Background from Shocking History of Dominion Voting Excerpts in italics with my bolds.
Dominion Voting Systems Corp. is the Canadian company behind the ballot switching software.
Dominion was founded in 2003, with a mission to provide electronic voting systems friendly for progressives. Because of such partisanship, it languished with almost no customers for the next 5-6 years, until the Obama administration came to power. In 2010, the Obama administration confiscated electronic voting systems assets (software, intellectual property, manufacturing tools, customer base, etc.) from two established American companies, and gave them to Dominion. At the same time, Dominion got some employees and assets from a foreign EVS company, tied to Hugo Chavez.
Its software has been used by some 40% of the voters in this election, mostly by Democrat-controlled states and election commissions. Apparently, no protections were put in place against ballot switching, deletion, or creation. According to Dominion’s own website, it software was used in “battleground” states and the largest Democrat states, including MI, GA, AZ, NV, NM, CO, AK, UT, NJ, CA, NY.
The Dominion Effect on Vote Counting
From Fraudspotters Statistical Evidence of Dominion Election Fraud? Time to Audit the Machines. Excerpts in italics with my bolds.
Statistical analysis of past presidential races supports the view that in 2020, in counties where Dominion Machines were deployed, the voting outcomes were on average (nationwide) approximately 1.5% higher for Joe Biden and 1.5% lower for Donald Trump after adjusting for other demographic and past voting preferences. Upon running hundreds of models, I would say the national average effect appears to be somewhere between 1.0% and 1.6%.
For Dominion to have switched the election from Trump to Biden, it would have had to have increased Biden outcomes (with a corresponding reduction in Trump outcomes) by 0.3% in Georgia, 0.6% in Arizona, 2.1% in Wisconsin, and 2.5% in Nevada. The apparent average “Dominion Effect” is greater than the margin in Arizona and Georgia, and close to the margin for Wisconsin and Nevada. It is not hard to picture a scenario where the actual effect in Wisconsin and Nevada was greater than the national average and would have changed the current reported outcome in those two states.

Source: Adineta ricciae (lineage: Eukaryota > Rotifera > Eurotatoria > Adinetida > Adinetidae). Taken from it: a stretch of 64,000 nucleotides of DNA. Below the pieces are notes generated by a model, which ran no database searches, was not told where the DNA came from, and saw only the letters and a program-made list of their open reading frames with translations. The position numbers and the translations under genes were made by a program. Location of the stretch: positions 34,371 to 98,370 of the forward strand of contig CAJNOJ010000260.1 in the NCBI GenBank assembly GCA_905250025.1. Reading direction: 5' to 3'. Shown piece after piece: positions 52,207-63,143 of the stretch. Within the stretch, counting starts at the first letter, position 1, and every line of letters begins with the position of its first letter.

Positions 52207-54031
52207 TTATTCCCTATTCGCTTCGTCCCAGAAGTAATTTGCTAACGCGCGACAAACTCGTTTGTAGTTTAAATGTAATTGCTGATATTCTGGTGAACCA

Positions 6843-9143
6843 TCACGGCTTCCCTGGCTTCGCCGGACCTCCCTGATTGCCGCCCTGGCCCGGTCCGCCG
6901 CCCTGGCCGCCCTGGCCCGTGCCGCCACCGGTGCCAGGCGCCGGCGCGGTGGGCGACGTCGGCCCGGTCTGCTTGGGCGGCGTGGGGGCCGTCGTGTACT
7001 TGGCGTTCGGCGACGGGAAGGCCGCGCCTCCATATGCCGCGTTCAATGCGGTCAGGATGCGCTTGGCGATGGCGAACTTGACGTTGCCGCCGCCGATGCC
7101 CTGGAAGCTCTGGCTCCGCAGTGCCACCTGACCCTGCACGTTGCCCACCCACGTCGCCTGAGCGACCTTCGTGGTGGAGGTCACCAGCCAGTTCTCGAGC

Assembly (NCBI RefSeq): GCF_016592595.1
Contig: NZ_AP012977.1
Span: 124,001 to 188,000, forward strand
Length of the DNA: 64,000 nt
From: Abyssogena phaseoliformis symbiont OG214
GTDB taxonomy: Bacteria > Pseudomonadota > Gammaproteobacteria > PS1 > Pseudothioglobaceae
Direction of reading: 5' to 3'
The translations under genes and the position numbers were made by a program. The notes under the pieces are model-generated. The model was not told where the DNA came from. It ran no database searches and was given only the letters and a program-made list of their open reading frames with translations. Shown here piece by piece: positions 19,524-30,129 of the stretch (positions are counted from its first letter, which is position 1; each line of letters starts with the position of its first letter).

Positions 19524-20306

Assuming the “Dominion Effect” is real, it is possible that an audit of these machines would overturn the election.
These results are scientifically valid and typically have a p-value of less than 1%, meaning the chances of this math occurring randomly are less than 1 in 100. This article, and its FAQ, shows many ways to model the “Dominion Effect.”
The best way to restore faith in the system is to audit the Dominion voting machines in Arizona, Georgia, Nevada, and Wisconsin.
To do this study, we will link results from 2008 to 2020 by each county, parish, or in some cases city. Since this is usually based on county, we will refer to it as county in this article.
By comparing the county to itself, we are constructing the test similar to how a drug company would test the effects of its proposed therapy. In this case, we have 3,050 counties that do not have Dominion in 2008. In 2020, 657 of the counties have Dominion while 2,388 do not. If we assume that the same societal forces are acting upon all of these counties equally, then in comparing the average change from 2008 to 2020 for Dominion counties versus non Dominion counties, we should have a similar change in voter share. In this regard, it is as if Dominion is the proposed treatment, and non-Dominion is the placebo.
When doing this analysis, we do NOT see a change that is constant across counties. In fact, below are the results comparing 2008 to 2020. A verbal description is “the average US county’s percentage of vote for the Democrat presidential candidate was 8.4 percentage points less Democrat in 2020 (Biden vs. Trump) than in 2008. (Obama vs. McCain). However, despite this 8.4%-point decrease, Dominion counties only decreased 6.4% points, while the non-Dominion counties decreased 9.0% points.”
Unlike a drug company’s test of a new treatment, our counties were not randomly selected to be “treated” by Dominion. These counties chose to install Dominion. Was there selection bias? We should control for other factors to see if the presence of Dominion still significantly affects results.